Money has the firepower in guns debate
Fund managers, actors and an indignant group of performers in north east England are united in an alliance of righteousness that in one way or another involves big bucks.
In the US, the Florida shooting has galvanised public opinion against the country’s addiction to firearms, though public opinion is weak against the might of the National Rifle Association.
Congressmen, including former presidential candidate John McCain, have received millions from the NRA which gave $21m to the Trump campaign.
The NRA has long been the target of the country’s growing anger with the gun lobby, but even a majority of US citizens urging tighter controls could not force change in Congress. The involvement of the corporate community might just force elected members to take notice.
The latest outrage, which left 17 teachers and students dead, has prompted action by some of the biggest companies in the US, including retailers Wal-Mart and Dick’s which pledged to raise the minimum age for gun buyers.
BlackRock, the world’s biggest asset manager, now says it may give its clients the chance to switch out of funds that include investments in firearms manufacturers.
In a note to clients posted on its website it said: “As it has for many people, the recent tragedy in Florida has driven home for BlackRock the terrible toll from gun violence in America.
“We believe that this event requires response and action from a wide range of entities across both the public and private sectors.”
Restrictions on guns is long overdue, but has arguably gone beyond the point of redemption. Even so, money talks in the US and the involvement of big business might just prove to be a turning point in this debate.
And the winner is… gun movies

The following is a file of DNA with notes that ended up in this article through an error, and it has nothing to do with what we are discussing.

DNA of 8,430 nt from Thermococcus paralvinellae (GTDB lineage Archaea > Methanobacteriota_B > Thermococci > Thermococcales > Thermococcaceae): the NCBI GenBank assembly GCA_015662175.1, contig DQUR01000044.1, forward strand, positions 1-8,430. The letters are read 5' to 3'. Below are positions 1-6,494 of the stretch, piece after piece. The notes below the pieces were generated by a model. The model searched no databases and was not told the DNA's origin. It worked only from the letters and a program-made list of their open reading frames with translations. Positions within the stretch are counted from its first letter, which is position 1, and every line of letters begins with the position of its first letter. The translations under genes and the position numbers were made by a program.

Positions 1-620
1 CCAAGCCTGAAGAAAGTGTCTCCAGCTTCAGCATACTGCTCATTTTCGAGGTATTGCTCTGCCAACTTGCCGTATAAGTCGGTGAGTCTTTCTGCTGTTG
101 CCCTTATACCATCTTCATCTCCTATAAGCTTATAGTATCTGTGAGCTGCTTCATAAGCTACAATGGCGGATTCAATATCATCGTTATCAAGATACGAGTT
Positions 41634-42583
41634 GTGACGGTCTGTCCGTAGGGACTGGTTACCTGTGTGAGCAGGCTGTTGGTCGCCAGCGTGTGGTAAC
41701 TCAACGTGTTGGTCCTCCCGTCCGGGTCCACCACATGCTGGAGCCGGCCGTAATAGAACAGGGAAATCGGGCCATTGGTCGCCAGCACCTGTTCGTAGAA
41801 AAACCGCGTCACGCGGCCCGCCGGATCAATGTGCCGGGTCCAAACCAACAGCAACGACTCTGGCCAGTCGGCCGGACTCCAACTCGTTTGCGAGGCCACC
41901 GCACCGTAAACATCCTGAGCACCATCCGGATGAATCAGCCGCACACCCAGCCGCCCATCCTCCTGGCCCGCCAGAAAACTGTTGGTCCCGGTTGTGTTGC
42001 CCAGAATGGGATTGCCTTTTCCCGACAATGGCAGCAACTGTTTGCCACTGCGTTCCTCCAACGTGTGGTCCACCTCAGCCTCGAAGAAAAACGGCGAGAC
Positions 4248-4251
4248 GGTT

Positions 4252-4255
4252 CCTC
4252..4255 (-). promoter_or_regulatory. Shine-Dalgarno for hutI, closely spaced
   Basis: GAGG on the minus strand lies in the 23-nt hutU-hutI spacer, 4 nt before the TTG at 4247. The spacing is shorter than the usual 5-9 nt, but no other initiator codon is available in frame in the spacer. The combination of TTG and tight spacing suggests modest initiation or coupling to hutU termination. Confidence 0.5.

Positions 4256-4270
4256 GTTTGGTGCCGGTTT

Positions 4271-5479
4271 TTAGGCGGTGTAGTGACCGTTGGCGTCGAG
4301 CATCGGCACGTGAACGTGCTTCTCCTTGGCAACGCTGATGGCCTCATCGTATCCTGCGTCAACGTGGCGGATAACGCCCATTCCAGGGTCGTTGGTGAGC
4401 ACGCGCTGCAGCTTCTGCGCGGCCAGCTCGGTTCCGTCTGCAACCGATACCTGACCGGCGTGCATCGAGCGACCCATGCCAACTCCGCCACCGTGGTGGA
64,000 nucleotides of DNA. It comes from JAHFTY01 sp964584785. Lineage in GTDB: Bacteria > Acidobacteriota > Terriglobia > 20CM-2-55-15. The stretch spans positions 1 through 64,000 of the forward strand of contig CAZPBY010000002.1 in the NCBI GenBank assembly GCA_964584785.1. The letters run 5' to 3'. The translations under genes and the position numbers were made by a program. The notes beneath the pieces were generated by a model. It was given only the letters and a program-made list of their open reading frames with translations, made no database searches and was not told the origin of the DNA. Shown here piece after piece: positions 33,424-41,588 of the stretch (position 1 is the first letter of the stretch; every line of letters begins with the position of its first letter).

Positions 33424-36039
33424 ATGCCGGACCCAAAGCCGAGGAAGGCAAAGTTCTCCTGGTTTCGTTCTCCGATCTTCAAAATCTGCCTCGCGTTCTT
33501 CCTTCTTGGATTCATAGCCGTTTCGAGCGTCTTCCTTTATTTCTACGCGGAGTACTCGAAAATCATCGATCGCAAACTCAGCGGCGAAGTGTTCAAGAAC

It’s also Oscars weekend and the sexual harassment campaign will be a big feature of Hollywood’s big night out. A stream of actors will doubtless pledge their support for better treatment of women in light of recent revelations.
How refreshing it would be if just one of them offered support to the Florida victims and also chose to speak up against guns.
Wait a minute, though. Don’t many of the films coming out of Hollywood glamorise gun violence?
Maybe the prospect of another million dollar cheque for the latest ‘shoot-em-up’ movie will be enough for them to put the firearms issue on hold. Let’s just call this a work in progress.
Another protest is taking place against weaponry, this time in Newcastle and Gateshead where two acts have pulled out of this summer’s Great Exhibition of the North arts festival in protest at the event’s sponsorship by defence giant BAE Systems.
Singer-songwriter Nadine Shah and ex-Chumbawamba member Boff Whalley’s Commoners’ Choir have withdrawn in protest at BAE Systems’ sponsorship of the 11-week event.
BAE Systems is under scrutiny for selling arms to countries such as Saudi Arabia and Ms Shah said she was “disgusted” by the company’s involvement in the festival.
BAE said it was supporting the Great Exhibition of the North “as part of its commitment to address the UK skills shortage by encouraging more young people to consider science, technology, engineering and maths (STEM) careers”.
A clearly unimpressed Ms Shah wrote on Twitter; “[I] refuse to be in any way associated with them. I encourage all artists involved to follow suit.”
A petition has been started to persuade the organisers to refuse BAE’s sponsorship.
However, there seems to be no objection to the government supporting the festival with £5m from the government’s Northern Powerhouse fund.
This is despite the fact that it was government which helped negotiate BAE’s arms deals with Saudi Arabia.